3. 11 dead, including children, from drowning as they tried to cross from the African Continent over to ??? (bodies washing up in Turkey)...



                      Right now, Germany is welcoming both refugees and migrants because they are hurting for workers. What happens when they "fill up?" Will EU's largess start evaporating, too?

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                      • #12
                        Originally posted by Good1 View Post
                        I'm starting to hear (well, not exactly "starting") reports that some of the countries are fraying around the edges with the refugees and migrants (since yesterday, I have come to understand the difference between those two terms):
                        1. Budapest closing down the train station to refugees;
                        2. Greece stringing razor wire along its border with Macedonia trying to keep migrants out;
                        3. 11 dead, including children, from drowning as they tried to cross from the African Continent over to ??? (bodies washing up in Turkey)...
                        Right now, Germany is welcoming both refugees and migrants because they are hurting for workers. What happens when they "fill up?" Will EU's largess start evaporating, too?


                        1. Well, yes, the images of the drowned little boy (3 years old) found on a holiday beach in Turkey made me spill my morning coffee today. They are almost too cruel to look at and show the crisis in its human dimension like few others. His (syrian) family was trying to cross from Turkey to one of the greek islands ( presumably to move on to northern Europe) when their boat capsized.
                        2. Greece as well as Macedonia ( a non-EU country but en route northwards) are merely transit countries for pretty much all refugees anyway and have so far done as little as possible short of beeing accused of doing nothing.
                        3. As far as Germany is concerned : Yes, hurting for workers is one motivation to accept refugees we legally speaking wouldnt have to ( and not the worst one, refugees offered not only asylum but also a job and a perspective tend to be hard-working and grateful people). But to focus only on that side of the argument would be too narrow. There is also the realpolitikal dimension to be considered (Germany had to demonstrate leadership to credibly push for a new european system of shared responsibility for refugees according to a countrys needs and options), not doing anything could have been worse ( and the refugees would still have arrived, just in an even more chaotic manner). And finally, yes, there is pretty broad agreement across political camps and also backed by opinion polls on the right, humanitarian thing to do. And Germans have considerable experience with refugees ( they, including myself, only have to ask or remember their own grandparents), or in more recent memory the refugees from the communist east or from Yugoslavia.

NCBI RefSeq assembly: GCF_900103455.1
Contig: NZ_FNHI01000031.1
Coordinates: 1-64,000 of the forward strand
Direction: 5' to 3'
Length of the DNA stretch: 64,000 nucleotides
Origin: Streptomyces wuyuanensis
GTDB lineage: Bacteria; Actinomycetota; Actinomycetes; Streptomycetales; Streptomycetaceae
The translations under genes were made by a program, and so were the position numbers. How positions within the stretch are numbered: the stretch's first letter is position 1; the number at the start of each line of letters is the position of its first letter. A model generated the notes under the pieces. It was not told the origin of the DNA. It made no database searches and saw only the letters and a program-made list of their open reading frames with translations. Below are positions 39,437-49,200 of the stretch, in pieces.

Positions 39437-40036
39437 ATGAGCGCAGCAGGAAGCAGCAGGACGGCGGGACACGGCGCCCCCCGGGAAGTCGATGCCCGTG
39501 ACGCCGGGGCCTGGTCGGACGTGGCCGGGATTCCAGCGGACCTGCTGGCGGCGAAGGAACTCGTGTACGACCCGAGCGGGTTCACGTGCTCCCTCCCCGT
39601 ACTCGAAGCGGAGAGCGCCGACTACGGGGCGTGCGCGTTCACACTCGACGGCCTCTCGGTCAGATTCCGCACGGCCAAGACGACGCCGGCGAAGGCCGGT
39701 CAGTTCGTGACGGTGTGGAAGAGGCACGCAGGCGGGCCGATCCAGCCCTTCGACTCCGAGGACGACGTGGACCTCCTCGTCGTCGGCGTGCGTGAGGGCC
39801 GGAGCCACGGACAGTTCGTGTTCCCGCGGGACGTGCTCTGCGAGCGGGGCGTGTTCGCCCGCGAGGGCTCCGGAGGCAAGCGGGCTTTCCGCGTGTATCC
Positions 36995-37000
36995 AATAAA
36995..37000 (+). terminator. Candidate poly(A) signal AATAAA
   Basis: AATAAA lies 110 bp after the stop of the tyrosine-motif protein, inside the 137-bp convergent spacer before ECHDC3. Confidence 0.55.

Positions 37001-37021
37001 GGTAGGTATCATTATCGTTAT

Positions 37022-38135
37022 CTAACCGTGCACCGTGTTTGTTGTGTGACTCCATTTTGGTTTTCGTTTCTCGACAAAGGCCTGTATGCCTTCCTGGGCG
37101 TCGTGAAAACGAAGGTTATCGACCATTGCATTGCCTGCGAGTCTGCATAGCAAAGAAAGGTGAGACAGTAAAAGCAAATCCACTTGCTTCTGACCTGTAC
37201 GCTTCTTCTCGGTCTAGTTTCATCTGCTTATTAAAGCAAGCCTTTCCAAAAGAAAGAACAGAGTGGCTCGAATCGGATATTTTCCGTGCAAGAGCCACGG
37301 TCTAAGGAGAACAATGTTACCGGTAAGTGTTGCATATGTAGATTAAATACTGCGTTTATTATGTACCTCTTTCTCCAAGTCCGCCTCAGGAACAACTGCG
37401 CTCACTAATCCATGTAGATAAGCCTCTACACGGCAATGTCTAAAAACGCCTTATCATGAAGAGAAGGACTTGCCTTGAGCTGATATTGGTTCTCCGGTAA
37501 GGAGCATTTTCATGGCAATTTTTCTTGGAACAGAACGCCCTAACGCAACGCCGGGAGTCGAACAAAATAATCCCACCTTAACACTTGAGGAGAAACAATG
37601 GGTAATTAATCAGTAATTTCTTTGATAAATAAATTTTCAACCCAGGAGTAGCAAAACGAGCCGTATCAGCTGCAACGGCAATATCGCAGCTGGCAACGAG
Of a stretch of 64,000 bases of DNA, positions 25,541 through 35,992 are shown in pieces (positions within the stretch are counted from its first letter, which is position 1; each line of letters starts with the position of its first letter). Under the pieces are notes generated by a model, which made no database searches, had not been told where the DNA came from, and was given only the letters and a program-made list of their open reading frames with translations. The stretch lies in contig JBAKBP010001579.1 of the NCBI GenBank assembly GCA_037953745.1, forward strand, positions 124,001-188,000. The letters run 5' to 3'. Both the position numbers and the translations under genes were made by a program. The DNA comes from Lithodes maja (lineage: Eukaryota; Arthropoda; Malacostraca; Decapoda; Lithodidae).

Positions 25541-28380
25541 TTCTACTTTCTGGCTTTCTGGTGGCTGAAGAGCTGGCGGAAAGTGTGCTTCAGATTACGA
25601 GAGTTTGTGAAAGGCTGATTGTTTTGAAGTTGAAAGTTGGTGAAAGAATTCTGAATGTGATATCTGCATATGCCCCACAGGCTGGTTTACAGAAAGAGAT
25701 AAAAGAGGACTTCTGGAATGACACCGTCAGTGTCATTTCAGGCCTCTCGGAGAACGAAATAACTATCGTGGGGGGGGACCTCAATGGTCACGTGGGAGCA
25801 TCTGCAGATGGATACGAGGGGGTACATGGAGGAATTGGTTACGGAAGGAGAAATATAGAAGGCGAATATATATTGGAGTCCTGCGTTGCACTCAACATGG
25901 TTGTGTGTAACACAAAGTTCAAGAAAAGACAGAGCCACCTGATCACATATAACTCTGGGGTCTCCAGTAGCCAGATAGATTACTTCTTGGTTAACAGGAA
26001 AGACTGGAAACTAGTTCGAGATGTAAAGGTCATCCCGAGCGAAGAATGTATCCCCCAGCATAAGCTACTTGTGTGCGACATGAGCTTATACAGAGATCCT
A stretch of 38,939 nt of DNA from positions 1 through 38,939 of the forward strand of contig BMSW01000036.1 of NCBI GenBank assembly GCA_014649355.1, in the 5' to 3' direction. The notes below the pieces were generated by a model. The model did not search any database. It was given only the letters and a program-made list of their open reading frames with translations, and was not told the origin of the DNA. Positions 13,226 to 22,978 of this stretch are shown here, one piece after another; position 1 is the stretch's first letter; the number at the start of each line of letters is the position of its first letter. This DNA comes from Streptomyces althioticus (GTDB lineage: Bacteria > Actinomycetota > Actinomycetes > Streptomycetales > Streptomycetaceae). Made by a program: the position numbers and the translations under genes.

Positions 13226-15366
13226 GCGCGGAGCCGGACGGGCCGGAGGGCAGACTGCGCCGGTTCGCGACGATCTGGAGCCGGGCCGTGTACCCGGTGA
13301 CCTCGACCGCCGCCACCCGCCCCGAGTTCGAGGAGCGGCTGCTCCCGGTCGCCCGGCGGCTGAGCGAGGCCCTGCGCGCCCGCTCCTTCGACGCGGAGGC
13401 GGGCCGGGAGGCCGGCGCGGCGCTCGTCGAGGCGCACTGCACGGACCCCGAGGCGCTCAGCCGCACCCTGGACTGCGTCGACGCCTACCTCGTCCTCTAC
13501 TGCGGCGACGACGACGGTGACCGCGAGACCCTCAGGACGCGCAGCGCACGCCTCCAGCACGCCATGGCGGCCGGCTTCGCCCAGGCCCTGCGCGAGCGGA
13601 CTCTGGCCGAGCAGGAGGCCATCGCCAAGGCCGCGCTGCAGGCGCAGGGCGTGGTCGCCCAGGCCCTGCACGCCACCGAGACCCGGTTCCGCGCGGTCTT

And no, noone expects that situation to last indefinitely (Germanys governement has been pretty open about that). What Germany is thus pushing for on the european level you find f.e. here ( website of the foreign ministry/english version). I guess especially the third point is more or less directly related to your question. :

                        http://www.auswaertiges-amt.de/EN/In...gspolitik.html


                        Third, we need a fair distribution of refugees in Europe. The citizens of our country are helping to receive and integrate refugees into our society as never before. This solidarity will only be maintained long-term if people see that the refugee crisis is being approached fairly throughout Europe. A state of affairs in which – as today – only a handful of member states shoulder the entire burden is just as unsustainable as a system that forces those countries that happen to form the outer border of the EU to take the strain alone. We must therefore reform the existing Dublin system. We need binding and objective criteria for refugee quotas for all member states that take their respective capabilities into account.
                        Last edited by Voland; 09-03-2015, 05:51 AM.

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                        • #13
                          Originally posted by Voland View Post



                          1. Well, yes, the images of the drowned little boy (3 years old) found on a holiday beach in Turkey made me spill my morning coffee today. They are almost too cruel to look at and show the crisis in its human dimension like few others. His (syrian) family was trying to cross from Turkey to one of the greek islands ( presumably to move on to northern Europe) when their boat capsized.
                          2. Greece as well as Macedonia ( a non-EU country but en route northwards) are merely transit countries for pretty much all refugees anyway and have so far done as little as possible short of beeing accused of doing nothing.